5 Things That are Bad for Good Organizational Leadership (and what you might try instead)

Foolish pride.  Pride is good.  We should be proud of ourselves and we should be proud of one another.  Sensible pride celebrates accomplishment and perpetuates cultures of collaboration.  It comes along with humility and it invites partnerships.  Foolish pride comes along with frustration and it invites contention.  It diminishes relationships and highlights friction.  There is a significant difference between being proud and being prideful.  Be proud.

Standing alone.  Organizational leadership suggests multiple parties having a stake.  As a building principal I am surrounded by incredible people who are generally willing, able, and even excited to partner with me and one another on efforts to achieve our common goal of excellence in teaching and learning that leads to student wellbeing and achievement.  I could either try to work on that goal by my self or I could take advantage of their willingness, abilities, and excitement by actively engaging in those would-be partnerships.  No question.  Enough said.

Wallowing.  Lots of stuff happens every day, in every organization.  That’s especially true for schools.  Some of that stuff is wonderful, some is neither here nor there, and some can be kind of frustrating.  In organizational leadership it’s not out of the realm of possibility to go from really awesome moments directly into really challenging moments.  In fact, it’s likely that most organizational leaders move in and out of each all the time.  In and out is the key to positive progress.  Don’t get dragged down by the hard times.  Keep moving.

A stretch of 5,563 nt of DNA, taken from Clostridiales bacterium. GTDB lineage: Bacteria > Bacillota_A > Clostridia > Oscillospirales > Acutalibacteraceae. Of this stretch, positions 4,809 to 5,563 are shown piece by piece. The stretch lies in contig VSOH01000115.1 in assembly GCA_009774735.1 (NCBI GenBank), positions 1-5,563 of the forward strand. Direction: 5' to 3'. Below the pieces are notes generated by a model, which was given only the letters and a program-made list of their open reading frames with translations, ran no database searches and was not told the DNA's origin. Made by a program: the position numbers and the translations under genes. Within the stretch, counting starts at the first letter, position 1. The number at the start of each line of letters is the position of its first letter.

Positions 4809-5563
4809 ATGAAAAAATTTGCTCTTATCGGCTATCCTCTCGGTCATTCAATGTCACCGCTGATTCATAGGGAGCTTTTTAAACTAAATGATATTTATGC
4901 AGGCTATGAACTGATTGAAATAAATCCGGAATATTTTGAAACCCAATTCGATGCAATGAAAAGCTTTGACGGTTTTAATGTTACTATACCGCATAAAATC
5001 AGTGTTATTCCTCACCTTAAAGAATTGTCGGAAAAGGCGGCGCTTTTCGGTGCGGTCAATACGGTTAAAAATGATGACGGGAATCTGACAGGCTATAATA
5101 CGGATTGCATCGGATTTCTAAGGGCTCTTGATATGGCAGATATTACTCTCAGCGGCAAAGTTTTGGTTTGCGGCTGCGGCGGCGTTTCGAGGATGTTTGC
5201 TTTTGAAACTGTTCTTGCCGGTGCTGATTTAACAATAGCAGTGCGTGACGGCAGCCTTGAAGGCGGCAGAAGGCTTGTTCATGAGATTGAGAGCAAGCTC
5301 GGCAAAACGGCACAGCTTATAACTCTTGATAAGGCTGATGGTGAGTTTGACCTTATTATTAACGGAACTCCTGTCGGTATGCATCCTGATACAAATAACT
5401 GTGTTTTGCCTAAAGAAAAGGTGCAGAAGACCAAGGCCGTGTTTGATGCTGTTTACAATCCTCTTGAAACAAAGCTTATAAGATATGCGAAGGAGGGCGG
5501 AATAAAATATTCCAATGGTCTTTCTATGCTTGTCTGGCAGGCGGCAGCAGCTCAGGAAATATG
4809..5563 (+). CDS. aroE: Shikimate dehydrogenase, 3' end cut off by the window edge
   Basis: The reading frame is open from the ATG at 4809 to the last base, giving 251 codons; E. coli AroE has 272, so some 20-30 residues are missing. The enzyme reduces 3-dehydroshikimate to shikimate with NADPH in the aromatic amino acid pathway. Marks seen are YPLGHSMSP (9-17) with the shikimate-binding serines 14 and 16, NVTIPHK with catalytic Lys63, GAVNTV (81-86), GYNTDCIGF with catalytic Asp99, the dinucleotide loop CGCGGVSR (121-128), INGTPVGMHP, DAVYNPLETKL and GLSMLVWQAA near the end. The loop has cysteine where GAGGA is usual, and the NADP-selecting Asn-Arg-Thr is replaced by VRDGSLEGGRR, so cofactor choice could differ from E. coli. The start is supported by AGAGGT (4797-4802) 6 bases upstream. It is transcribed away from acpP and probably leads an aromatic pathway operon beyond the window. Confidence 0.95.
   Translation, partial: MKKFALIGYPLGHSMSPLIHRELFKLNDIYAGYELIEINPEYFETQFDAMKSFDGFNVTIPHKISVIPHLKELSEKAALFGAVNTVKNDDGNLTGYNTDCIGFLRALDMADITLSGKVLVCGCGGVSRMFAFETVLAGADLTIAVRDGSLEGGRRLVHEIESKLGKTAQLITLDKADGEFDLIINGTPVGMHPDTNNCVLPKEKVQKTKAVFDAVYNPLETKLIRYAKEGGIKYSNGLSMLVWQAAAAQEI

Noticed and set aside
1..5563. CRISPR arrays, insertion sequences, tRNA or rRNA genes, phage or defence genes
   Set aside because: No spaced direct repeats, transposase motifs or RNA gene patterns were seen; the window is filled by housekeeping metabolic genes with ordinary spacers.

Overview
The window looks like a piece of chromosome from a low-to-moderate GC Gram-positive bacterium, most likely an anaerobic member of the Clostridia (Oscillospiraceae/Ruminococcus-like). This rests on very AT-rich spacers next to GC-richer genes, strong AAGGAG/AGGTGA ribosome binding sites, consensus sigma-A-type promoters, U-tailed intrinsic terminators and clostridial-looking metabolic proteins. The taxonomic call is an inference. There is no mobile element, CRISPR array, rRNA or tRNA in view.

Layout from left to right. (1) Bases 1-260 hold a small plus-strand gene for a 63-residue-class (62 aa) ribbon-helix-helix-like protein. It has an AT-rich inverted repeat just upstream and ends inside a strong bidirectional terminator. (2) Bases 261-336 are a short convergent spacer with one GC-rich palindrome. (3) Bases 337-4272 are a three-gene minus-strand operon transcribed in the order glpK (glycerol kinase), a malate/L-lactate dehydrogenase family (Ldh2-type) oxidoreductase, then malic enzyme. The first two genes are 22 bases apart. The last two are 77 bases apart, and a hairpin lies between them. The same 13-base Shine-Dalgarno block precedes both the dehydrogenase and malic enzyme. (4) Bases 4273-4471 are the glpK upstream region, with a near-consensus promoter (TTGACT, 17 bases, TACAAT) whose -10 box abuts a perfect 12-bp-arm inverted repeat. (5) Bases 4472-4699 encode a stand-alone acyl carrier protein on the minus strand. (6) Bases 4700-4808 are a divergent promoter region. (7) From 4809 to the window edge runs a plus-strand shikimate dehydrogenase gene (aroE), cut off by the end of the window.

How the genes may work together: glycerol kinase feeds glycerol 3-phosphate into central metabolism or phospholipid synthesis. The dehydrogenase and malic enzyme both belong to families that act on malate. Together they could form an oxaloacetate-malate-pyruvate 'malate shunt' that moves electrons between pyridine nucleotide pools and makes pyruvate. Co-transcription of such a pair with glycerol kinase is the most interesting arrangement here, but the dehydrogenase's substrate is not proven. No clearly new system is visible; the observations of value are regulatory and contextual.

Personalizing.  Trust me, it’s not about you.  Even if it is about you, if you’re working from a base of your core values, if you’re staying focused on your personal and organizational missions, if you’re genuinely seeking to understand and serve your stakeholders, and if you are authentically wishing people well along the way, give yourself permission to not take “it” personally.  Keep yourself squarely framed in a professional, organizational outlook aimed at progress. Employ compassion but reject blame and/or drama.

Insisting.  Organizational leaders have to give directives.  An important aspect of our jobs is to mandate certain things.  We have to be able to do so in ways that encourage those we serve to buy in.  When people are passionate about the work they’re doing, that work tends to be enhanced.  Autonomy is good for passion.  I once had a wonderful mentor who taught me that it’s more effective to “invite” than it is to “insist,” and in practice, I’ve found that to be true.

How do you lead?  What are you doing that you might reconsider?  In what ways are you working to build your capacity for maximum service to your organization or community?

Live. Learn. Lead.


Dream Big. Work Hard. Be Well.

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